As you might imagine, getting enough food for 8-10 people on the table all at once was a challenge. Fortunately we took turns setting the table and clearing the table, putting away leftovers, and washing the dishes. I think that learning to be part of the family by having chores fairly early was a set of life skills that has been extremely valuable, not only for the actual skills learned, but for learning to do a job well, on time, and while working well with others. I learned to take pride in my efforts, too.

Here is a photo taken in the dining room when we were all much older. As you can see, it's not a huge room. Still, a lot of fun things happened in the dining room over the years.

After the next to the last child in the family was born, when I was 10 years old, it was decided that the three oldest children (ages 10, 11, and 12), would make dinner once a week. My poor mother had and infant to care for and also had to teach each of us to cook and get everything on the table while it was still the temperature it was supposed to be. She was a trooper.

This followed a disaster of a Thanksgiving where Mom was in the hospital and the three of us tried to make the full meal and ended up with burnt peas and lumpy gravy and cold mashed potatoes, among other things. The state of the kitchen was the worst...I think we used every pot and pan and lid in the house. The best part of the meal was the jellied cranberry sauce because all it required was opening both ends of the can and sliding the jelly onto a small plate! We tried, we really did, but what a meal to start with!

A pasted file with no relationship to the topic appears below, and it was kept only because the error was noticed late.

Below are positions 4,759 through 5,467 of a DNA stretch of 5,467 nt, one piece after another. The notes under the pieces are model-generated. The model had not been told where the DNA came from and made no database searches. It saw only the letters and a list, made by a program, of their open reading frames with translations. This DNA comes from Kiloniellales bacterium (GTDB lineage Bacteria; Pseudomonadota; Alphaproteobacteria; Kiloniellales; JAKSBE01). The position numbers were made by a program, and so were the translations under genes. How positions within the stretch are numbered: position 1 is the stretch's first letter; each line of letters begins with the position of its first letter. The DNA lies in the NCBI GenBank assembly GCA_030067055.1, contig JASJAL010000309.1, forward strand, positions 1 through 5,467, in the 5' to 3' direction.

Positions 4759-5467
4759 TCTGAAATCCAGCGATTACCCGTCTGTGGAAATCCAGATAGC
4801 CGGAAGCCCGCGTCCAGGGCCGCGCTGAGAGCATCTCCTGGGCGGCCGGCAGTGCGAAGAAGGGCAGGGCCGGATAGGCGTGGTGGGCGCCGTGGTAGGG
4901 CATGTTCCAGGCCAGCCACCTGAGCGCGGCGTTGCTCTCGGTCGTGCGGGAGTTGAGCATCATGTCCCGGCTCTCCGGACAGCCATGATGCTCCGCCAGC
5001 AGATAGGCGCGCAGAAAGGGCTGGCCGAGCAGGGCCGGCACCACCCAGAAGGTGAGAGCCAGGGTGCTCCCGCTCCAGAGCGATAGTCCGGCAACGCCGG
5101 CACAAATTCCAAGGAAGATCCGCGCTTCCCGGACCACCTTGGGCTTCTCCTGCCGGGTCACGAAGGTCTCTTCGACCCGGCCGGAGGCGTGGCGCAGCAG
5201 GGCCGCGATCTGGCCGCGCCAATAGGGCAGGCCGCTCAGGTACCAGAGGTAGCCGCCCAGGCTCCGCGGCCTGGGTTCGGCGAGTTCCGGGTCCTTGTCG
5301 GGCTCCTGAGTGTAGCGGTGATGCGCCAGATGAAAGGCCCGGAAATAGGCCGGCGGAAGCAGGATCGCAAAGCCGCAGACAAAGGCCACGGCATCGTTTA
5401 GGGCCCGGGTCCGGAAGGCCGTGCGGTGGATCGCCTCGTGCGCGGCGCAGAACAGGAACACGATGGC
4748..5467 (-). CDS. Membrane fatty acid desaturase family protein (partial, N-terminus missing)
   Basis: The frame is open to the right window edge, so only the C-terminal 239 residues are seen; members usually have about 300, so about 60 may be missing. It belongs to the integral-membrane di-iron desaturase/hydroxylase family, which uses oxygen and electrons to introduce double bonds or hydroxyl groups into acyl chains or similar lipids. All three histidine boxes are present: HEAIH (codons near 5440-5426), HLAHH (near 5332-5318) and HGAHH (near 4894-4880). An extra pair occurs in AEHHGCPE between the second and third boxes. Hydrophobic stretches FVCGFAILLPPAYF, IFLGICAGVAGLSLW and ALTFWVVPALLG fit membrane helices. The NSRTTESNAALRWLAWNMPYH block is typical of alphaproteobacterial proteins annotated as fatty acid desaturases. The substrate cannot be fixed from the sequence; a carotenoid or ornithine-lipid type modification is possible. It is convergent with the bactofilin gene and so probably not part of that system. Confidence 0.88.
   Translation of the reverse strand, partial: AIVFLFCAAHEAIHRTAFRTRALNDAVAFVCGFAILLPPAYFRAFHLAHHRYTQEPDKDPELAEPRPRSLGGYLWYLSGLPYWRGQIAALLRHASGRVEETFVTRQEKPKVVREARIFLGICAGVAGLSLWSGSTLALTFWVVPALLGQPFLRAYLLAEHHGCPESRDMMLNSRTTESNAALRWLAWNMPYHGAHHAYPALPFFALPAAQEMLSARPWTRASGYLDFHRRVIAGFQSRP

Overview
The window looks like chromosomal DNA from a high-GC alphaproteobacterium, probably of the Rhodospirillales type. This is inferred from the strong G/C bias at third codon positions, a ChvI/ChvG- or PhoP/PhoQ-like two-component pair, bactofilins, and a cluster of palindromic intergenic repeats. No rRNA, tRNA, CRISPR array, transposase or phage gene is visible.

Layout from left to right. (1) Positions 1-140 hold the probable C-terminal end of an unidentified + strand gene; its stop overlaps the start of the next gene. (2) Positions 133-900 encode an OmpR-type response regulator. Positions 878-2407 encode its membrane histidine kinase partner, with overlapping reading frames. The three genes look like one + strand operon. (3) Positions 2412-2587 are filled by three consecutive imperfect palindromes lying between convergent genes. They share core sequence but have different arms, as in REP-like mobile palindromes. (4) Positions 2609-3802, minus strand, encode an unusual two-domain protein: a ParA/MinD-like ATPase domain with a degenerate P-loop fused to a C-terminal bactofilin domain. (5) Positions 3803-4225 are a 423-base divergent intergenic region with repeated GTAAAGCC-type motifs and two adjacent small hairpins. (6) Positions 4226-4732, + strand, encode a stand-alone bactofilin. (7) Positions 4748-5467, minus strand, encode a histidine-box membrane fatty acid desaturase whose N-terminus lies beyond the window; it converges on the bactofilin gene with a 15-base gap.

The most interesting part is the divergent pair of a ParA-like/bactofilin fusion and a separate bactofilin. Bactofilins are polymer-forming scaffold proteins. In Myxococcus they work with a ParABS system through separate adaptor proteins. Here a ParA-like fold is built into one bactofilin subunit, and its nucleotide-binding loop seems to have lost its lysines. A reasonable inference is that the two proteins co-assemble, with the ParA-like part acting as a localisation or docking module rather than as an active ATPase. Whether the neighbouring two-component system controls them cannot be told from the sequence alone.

Eventually all Mom's effort to teach us to cook and have everything on the table at the same time, with hot things hot and cold things cold and the kitchen tidied up as we went (more or less) paid off because it meant that Mom had fewer nights to cook. Another advantage is that we all learned to cook, even my brothers. My parents were unusual at that time in history because they didn't believe in mens work and womens work, as so many did, but had us all learn whatever work was needed.

Because I was slow at doing my homework, my night became Friday night. No homework at all that night. If there was any I usually did it Sunday night. No procrastination there.

Being an observing Catholic family, Friday night meant no meat. I learned how to make interesting things like fried fish and hush puppies, salmon loaf supreme, and shrimp etouffee. One night Dad came home with two quart canning jars packed with fresh shucked oysters. There was a great fishmonger in Georgetown so if he had a meeting in DC he sometimes stopped and picked up oysters or other fish.